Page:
Can I omit "while" before -ing form? Are these two the same in terms of meaning?

  • I think while walking.
  • I think walking.

I can see a problem with different verbs:

  • I learn while walking.
  • I learn walking.
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    This question doesn't make sense. Are you asking whether you can say I think walking instead of I think while walking? If that's what you mean, (a) please edit your question to make that clear, and (b) the answer is only if the first verb can't take the second as an object. I can think walking is ambiguous since walking might be the object of think, whereas I can walk chewing gum is unambiguous. The grammar experts may be able to explain why in better terms than this :-) – Chappo Hasn't Forgotten Monica Feb 9 '19 at 0:45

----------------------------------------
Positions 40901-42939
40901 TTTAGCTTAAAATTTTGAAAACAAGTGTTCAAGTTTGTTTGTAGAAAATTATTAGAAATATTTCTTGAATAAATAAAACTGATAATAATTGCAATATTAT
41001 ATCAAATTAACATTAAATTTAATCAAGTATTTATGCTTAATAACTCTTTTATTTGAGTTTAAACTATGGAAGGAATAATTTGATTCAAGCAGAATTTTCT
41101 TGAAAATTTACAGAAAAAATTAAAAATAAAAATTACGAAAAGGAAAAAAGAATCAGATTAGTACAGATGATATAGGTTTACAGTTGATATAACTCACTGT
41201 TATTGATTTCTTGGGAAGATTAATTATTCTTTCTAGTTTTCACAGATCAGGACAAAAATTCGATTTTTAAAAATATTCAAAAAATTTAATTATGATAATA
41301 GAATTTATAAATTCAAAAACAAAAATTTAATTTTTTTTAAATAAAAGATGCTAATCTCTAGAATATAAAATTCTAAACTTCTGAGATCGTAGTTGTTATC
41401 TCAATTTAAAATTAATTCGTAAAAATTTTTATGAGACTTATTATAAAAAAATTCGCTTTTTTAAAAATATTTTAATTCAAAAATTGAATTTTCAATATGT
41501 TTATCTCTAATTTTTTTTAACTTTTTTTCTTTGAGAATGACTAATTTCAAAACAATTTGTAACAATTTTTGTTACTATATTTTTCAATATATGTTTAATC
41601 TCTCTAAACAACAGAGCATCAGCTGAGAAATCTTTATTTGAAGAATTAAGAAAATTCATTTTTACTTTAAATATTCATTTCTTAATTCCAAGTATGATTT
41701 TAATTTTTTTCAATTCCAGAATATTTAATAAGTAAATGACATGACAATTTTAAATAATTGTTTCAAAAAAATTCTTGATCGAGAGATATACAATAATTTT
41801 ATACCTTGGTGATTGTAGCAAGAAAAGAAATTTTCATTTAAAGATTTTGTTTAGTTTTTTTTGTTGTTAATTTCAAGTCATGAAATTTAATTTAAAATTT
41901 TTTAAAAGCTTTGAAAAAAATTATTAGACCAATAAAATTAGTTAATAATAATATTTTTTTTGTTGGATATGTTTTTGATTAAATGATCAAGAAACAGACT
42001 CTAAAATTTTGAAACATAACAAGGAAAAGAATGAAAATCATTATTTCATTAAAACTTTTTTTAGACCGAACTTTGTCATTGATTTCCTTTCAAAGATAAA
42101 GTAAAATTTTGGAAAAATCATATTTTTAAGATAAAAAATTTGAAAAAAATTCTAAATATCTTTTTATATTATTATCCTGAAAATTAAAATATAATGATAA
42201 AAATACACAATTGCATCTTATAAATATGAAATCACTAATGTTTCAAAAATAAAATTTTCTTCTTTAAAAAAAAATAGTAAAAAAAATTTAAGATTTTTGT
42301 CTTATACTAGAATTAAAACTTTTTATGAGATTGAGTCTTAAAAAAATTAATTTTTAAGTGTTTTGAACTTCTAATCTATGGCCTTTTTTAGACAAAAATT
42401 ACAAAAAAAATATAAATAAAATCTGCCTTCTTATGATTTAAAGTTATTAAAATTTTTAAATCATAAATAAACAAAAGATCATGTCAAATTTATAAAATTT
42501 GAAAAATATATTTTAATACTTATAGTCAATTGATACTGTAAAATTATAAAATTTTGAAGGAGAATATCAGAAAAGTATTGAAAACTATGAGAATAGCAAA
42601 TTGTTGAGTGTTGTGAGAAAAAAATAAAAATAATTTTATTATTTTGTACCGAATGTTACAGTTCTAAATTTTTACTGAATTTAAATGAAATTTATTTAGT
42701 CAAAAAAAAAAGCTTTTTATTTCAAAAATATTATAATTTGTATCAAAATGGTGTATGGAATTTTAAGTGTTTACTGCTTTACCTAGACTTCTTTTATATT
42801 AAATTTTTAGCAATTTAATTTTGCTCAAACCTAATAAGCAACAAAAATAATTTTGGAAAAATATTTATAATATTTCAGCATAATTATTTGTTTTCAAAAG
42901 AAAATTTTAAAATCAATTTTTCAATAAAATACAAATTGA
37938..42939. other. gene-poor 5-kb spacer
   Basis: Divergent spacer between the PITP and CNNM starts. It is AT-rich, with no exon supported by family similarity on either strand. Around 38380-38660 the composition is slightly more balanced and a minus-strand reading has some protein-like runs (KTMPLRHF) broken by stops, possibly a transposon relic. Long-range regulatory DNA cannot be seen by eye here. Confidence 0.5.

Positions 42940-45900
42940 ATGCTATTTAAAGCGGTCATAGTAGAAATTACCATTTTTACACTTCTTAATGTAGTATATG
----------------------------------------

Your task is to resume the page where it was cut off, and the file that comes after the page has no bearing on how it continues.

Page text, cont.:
• 1
    @Chappo What immediately came to my mind when reading I can walk chewing gum was somebody dragging a piece of chewing gum behind them on a leash. – Jason Bassford Feb 9 '19 at 3:30
  • @JasonBassford that occurred to me too! I had thought of finding a better example, but ultimately I couldn't resist the ironic allusion to "walking and chewing gum at the same time". – Chappo Hasn't Forgotten Monica Feb 9 '19 at 3:37
  • @Chappo Thank you, you probably answered my question. I edited the question to clarify the meaning to what you suggested. – Oliver Tušla Feb 10 '19 at 12:10
  • So, summarising the comments, the answer is: yes, it is grammatical, but if there is a more likely interpretation, then it is not likely to be understood – Colin Fine Feb 10 '19 at 14:42

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